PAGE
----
The economy is in shambles in the United States. With record spending, the wealth gap continues to increase, poverty is climbing, the number of citizens dependent upon unemployment, food stamps, disability or welfare is at record levels. There’s only one sector of the American economy that’s thriving – with well-paid jobs, many job openings, tons of investment funding, and growing sales. That sector is the Internet.
With big big box retailers suffering and the government spending money on studies in duck genitalia, the future of the ecommerce boom is looking bleak as the Senate just approved a bill on an Internet Sales tax. So… the one portion of the economy that’s not suffering is now going to finally join every other area of the economy that’s been helped by the federal government.
If this bill is passed, it’s the beginning of the end of the prosperity our Internet free market system has provided us for the last 20 years. Big box billionaire retailers who have owned, controlled and managed the pricing and distribution of goods and services are now losing their grip to the Internet… and they’re crying foul. They’re the ones leading the way in pressuring our leaders to tax the Internet.
Everyone is Open to Compete on the Internet
They should be ashamed. Think about it… they’re nothing but a distribution point that adds to the overhead of the cost of goods before we get them. I’m confident if you looked back in history that retailers cried unfair when the Sears Catalog made its way to the doorsteps of consumers and they could now have access to affordable products and goods via direct mail. Every big box retailer had the funds and the opportunity to shift their business to the Internet. If they failed to do so, they should deal with the consequences.
Local Companies Should Pay Local Taxes
Having a local big box retailer adds expense to the local community – from the transportation costs, traffic costs, police and medical costs, to the utility costs… including water, electric and waste disposal. State and local sales taxes offset those costs to the local region. It’s a system that makes sense. If I make a purchase online, it costs my local community nothing. Transportation is paid for by the shipping company and gasoline taxes. There’s no need for traffic lights, no shoplifting arrests, no waste disposal, no need for additional utilities… nada.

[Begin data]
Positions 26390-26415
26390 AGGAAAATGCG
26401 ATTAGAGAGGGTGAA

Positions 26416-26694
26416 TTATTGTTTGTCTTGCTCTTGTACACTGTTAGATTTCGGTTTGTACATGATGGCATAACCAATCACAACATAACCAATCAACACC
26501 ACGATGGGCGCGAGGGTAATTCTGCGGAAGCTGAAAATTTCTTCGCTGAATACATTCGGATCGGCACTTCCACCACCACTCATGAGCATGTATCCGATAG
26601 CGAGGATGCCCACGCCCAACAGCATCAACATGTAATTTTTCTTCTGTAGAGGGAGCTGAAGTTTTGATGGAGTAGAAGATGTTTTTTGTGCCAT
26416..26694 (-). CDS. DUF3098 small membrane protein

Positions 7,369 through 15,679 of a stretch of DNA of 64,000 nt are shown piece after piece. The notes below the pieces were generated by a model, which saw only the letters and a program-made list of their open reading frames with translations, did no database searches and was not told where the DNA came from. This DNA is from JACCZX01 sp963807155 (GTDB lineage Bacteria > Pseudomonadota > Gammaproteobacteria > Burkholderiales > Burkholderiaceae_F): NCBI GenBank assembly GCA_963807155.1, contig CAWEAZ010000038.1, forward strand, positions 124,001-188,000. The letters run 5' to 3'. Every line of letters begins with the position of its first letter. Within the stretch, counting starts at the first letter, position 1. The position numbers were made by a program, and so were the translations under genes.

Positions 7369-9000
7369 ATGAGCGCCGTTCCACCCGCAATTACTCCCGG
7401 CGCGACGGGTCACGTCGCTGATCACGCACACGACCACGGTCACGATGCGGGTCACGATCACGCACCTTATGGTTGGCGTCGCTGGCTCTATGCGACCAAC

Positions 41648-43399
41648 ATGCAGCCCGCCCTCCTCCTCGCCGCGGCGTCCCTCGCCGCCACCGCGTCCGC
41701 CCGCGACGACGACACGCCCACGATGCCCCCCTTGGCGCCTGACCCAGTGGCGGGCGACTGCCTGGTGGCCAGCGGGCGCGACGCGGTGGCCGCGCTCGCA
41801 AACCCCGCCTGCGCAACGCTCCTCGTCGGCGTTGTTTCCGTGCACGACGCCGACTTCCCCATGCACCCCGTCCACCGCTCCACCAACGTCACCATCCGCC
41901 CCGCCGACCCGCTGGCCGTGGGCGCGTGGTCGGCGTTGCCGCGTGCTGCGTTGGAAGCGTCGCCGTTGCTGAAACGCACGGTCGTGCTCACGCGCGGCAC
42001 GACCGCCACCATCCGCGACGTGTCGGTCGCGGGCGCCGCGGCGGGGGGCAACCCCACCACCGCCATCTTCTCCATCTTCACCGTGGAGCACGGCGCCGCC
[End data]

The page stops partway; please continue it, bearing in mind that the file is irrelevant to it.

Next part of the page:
Retailers aren’t Losing Business because of Local Taxes
There are benefits of buying at the local retailer… I can drive home with the goods, I can try the clothing on, I can have them install equipment, I can get product support from them, or I can exchange the purchase without delay. I often shop at the local retailer – but much less than I used to. The Internet has become more convenient. I don’t shop online because I don’t pay taxes there… I shop online because I can do it from my phone in a matter of minutes. No driving, no parking, no waiting in line, no searching endless rows of products, no snarky customer service people, or pushy ones, or disinterested ones, or no help altogether.
Opening the Pandora Box of Local Taxes
The tax foundation lists over 9,600 local sales tax regions. Imagine every ecommerce site now has to program to 9,600 different local taxes that are constantly changing. Every mobile application needs rebuilt to program in 9,600 different tax rules. Ecommerce providers will need to file taxes in every locality they do business in. It’s nuts.
Local Taxation will Kill Entrepreneurship
Say goodbye to every small business on the web who can’t incur the overhead associated with these costs. Sure… new solutions will evolve, new businesses who manage the tax filings for you. But the cost will be added on to every product you buy – in addition to the new sales tax. The only commerce sites left will be the big boys that can afford the costs and started this mess in the first place. Small businesses and entrepreneurs screwed.
Will this make the playing field fair between retailers and ecommerce? There’s nothing fair about it. The last sector of the American economy that’s thriving will now join everyone else in layoffs, lack of investment, and going out of business sales. Along with the big box retailers that were already heading that direction.
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